Nottingham scientists hope to find out whether a compound found in cannabis can treat brain tumours – after a four-year-old Newark boy’s tumour shrank while he was taking the drug.
The non-psychoactive compound found in the plant, called cannabidiol, will now be tested for its effects on brain cancer cells in children by experts at the University of Nottingham’s Brain Tumour Research Centre.
The research and fundraising is being backed by four-year-old William Frost and his family after his condition improved during a course of the substance.
William was diagnosed with an ependymoma brain tumour three years ago and is being treated at the centre.
His father Steve said: “We were told half way through 2016 that nothing more could be done for William.
“We couldn’t bear to accept the news and decided to look into alternative treatments; the two options we started were a low carbohydrate (ketogenic) diet and cannabidiol.
“Six months later William’s tumour had shrunk by two thirds and he is slowly improving and attending school part time.”
Cannabidiol is being increasingly used by families of young tumour sufferers, often at great expense, despite the fact there is no hard evidence that it is of benefit or even what dose to use or how often.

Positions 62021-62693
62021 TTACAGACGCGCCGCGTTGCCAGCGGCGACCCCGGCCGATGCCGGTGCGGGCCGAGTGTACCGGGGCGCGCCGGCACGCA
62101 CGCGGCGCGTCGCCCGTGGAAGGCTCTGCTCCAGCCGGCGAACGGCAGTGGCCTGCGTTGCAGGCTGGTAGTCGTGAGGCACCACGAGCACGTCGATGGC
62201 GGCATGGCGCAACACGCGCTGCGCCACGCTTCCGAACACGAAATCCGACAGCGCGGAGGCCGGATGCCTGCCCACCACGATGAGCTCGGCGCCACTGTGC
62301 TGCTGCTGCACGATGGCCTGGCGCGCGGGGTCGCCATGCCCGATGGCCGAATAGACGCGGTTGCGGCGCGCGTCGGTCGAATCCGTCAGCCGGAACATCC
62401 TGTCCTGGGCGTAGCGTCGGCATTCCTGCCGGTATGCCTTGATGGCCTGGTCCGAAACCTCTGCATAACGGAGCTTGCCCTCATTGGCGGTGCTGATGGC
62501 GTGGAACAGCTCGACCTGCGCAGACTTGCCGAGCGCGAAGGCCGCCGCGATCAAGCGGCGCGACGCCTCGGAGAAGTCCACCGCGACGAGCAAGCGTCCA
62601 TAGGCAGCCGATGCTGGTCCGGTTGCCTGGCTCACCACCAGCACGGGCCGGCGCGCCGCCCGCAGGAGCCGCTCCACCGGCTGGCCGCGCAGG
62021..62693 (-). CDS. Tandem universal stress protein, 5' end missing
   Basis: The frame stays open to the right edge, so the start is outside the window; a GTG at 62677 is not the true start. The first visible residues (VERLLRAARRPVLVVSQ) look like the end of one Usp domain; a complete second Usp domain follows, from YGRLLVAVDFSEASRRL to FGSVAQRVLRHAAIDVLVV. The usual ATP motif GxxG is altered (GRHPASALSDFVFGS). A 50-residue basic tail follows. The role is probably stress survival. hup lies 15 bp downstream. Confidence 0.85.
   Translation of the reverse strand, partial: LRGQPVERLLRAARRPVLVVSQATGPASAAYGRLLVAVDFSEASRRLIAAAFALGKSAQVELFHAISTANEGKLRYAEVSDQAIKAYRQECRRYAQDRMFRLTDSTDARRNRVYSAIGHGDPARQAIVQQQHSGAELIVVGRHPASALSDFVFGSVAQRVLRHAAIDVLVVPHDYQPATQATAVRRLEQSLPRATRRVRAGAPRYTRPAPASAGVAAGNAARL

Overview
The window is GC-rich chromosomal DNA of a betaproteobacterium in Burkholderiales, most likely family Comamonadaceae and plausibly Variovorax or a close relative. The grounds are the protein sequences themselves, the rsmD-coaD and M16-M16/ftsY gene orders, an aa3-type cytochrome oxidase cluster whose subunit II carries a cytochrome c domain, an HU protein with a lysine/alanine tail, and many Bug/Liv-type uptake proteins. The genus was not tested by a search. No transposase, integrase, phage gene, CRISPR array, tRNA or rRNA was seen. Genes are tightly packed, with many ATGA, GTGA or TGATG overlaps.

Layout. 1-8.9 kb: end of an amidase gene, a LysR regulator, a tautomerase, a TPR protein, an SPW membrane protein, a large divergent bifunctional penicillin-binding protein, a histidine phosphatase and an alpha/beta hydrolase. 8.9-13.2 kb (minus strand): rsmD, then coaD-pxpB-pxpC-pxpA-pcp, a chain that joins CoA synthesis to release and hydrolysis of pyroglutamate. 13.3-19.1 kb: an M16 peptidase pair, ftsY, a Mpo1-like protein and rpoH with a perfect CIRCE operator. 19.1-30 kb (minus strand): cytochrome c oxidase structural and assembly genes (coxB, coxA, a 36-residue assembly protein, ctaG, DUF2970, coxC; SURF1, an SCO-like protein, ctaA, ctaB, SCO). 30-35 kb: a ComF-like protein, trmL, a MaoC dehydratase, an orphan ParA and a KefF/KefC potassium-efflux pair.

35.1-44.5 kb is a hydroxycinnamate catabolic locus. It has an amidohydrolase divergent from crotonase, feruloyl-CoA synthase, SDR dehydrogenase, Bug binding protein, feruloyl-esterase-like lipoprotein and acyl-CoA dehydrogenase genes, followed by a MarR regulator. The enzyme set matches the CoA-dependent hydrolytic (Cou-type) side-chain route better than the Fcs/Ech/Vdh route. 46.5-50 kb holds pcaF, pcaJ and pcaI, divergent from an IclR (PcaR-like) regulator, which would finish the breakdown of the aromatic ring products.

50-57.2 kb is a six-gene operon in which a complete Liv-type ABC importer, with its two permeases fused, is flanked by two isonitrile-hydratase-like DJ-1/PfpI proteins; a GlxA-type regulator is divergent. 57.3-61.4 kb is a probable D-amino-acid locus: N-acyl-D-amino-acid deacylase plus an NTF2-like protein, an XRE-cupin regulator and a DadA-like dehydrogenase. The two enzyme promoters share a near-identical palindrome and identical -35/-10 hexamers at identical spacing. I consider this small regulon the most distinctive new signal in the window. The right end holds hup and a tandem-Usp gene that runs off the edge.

The Nottingham study hopes to provide scientific proof either way for the first time.
Steve said he and his family know “how unpredictable William’s tumour type can be” and are continuously looking for treatment.
Steve said: “We couldn’t just sit back and hope.
“That’s why we championed this research project so that we can find out if the cannabidiol contributed to the reduction.
“We’re hoping that funds can be found to make this research happen so that William and other families in our situation can benefit.”
Professor Richard Grundy is leading the research project and said: “Brain tumours are the biggest cancer killer of children in the UK but the disease receives less than one per cent of the UK’s cancer research funding.
“New ways to treat childhood brain tumours are urgently needed to extend and improve the quality of life in malignant brain tumour patients.
“It’s very important to obtain objective scientific evidence of whether CBD (cannabidiol) is active against children’s brain tumour cell lines.”
The research team will grow cells from tumours under standard lab conditions – with some sets having CBD added and some not.
After seven days, the scientists will then measure the level of death in the cells and analyse how many tumour cells there are in each set.
Professor Grundy said: “We expect the cells, brain tumour and normal brain, grown in our standard conditions to be healthy and actively dividing.
“We expect that normal brain cells grown in cannabidiol will remain healthy.
“However, we expect the brain tumour cells grown in cannabidiol to stop growing and die.”